The proof they have to provide is to open up specific areas for inspection so the IAEA can have confidence that Iran is no longer engaging in such research. Iran doesn't have to prove any negatives in that respect, they simply have to comply with specific requests and allow the inspectors and IAEA to do their job. If Iran has nothing to hide then what's the big problem?

Of course you're advocating war, because Iran obviously won't comply with our demands as they currently stand. If they stop enrichment, we'll do everything we can to prevent them from starting up again, regardless of the facts. If they do, we'll just have another excuse to claim they've broken their agreements. From their perspective, it's better to continue, to assert their right, rather than to even intimate that what they're doing lacks legitimacy.

We won't get what we want short of war, and the consequences of that are entirely incalculable, so we need to settle for something less, something that will provide the best possible means to verify that they're not producing weapons grade material.

The rest is just simulated rationality in support of a predetermined goal that doesn't match reality.
That's all pure paranoid speculation, Jhhnn.

Iran won't comply with the demands for one simple reason, they refuse to subjugate themselves on this issue. It's all about pride and ego; nothing more. It's an obstinately stupid reason for them to potentially to go to war.
 

Jhhnn

No Lifer
Nov 11, 1999
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The proof they have to provide is to open up specific areas for inspection so the IAEA can have confidence that Iran is no longer engaging in such research. Iran doesn't have to prove any negatives in that respect, they simply have to comply with specific requests and allow the inspectors and IAEA to do their job. If Iran has nothing to hide then what's the big problem?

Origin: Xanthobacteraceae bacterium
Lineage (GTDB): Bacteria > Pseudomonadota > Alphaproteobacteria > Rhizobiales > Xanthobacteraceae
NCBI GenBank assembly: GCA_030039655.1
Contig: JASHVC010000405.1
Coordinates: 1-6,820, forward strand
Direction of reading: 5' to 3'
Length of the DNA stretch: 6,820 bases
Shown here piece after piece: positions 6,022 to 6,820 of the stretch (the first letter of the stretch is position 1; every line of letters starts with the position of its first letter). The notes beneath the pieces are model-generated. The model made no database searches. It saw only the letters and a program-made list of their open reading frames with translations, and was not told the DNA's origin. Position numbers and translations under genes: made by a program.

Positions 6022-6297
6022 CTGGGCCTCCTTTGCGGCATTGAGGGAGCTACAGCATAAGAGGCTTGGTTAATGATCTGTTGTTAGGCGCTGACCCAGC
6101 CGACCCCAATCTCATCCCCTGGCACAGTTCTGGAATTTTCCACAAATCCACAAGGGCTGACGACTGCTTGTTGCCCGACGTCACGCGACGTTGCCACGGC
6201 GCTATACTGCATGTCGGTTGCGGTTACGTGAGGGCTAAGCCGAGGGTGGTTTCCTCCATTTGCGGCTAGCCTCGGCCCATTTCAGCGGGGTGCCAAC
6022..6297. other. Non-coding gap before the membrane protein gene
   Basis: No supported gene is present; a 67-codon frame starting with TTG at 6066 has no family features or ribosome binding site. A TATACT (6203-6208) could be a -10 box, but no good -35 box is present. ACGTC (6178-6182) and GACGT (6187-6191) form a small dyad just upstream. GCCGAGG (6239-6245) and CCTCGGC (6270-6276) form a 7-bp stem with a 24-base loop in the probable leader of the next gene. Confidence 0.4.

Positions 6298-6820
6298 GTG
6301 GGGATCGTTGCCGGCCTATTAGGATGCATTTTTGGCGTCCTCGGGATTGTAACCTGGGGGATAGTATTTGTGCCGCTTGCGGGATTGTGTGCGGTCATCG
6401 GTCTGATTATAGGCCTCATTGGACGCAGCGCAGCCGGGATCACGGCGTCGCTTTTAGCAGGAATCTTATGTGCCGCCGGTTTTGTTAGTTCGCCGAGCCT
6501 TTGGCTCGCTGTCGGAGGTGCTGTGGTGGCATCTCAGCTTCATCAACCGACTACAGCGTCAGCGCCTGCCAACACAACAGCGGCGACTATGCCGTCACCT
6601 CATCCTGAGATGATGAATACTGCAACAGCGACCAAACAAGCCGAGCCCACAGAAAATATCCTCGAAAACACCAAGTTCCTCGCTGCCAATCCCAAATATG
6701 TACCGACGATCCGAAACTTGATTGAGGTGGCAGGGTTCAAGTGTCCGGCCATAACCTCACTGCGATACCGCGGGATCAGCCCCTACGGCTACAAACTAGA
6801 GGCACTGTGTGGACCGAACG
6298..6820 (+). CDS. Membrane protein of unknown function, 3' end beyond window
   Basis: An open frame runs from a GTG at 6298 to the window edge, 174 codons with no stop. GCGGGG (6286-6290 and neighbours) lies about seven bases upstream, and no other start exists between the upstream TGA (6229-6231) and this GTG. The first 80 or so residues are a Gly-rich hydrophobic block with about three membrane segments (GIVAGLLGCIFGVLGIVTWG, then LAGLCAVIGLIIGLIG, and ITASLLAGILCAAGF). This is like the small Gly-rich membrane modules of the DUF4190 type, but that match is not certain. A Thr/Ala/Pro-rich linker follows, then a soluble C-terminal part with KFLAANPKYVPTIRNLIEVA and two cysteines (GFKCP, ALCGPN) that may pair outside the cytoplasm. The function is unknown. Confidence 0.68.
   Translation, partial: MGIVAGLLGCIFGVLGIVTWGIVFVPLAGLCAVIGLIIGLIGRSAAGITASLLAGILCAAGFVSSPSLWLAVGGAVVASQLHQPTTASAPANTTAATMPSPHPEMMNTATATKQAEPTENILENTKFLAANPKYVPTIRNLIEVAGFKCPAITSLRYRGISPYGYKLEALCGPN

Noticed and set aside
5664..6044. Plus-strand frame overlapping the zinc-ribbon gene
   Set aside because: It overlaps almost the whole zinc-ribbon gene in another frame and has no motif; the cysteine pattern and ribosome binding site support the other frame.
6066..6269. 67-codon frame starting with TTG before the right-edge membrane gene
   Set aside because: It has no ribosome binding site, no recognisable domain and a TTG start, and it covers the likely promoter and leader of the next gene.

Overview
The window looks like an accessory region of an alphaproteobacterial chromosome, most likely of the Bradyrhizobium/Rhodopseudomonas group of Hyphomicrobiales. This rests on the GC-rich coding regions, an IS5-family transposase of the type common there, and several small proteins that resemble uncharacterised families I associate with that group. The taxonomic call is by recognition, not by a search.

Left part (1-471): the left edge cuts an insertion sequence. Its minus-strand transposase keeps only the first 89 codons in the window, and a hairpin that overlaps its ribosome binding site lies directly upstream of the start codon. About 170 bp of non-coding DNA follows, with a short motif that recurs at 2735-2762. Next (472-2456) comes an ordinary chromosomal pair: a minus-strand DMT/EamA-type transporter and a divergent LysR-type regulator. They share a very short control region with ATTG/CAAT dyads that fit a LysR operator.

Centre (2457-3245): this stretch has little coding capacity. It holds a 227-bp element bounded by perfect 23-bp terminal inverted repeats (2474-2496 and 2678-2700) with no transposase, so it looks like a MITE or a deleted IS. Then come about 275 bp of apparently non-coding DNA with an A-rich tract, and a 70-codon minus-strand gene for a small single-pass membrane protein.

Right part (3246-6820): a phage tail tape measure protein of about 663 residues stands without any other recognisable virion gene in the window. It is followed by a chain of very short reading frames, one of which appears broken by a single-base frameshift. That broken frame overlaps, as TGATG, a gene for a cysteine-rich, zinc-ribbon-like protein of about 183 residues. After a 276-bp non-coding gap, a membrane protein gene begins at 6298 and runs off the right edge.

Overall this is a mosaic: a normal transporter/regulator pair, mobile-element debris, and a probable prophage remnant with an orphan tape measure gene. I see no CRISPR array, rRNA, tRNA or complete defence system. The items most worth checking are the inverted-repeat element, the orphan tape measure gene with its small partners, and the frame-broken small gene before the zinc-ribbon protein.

First they have to establish that it's their obligation to let the inspectors do that, which isn't part of the original agreement. It's what I think needs to happen, and we shouldn't let other demands & agendas thwart such an agreement, but we are.

That's all pure paranoid speculation, Jhhnn.

Iran won't comply with the demands for one simple reason, they refuse to subjugate themselves on this issue. It's all about pride and ego; nothing more. It's an obstinately stupid reason for them to potentially to go to war.
Our reasons are probably worse, TLC. Paranoid speculation? Their neighbor, Iraq, was invaded on false pretenses, Afghanistan was as well on the basis of demands they couldn't possibly meet, so their wariness is understandable, don't you think?
 
Sep 12, 2004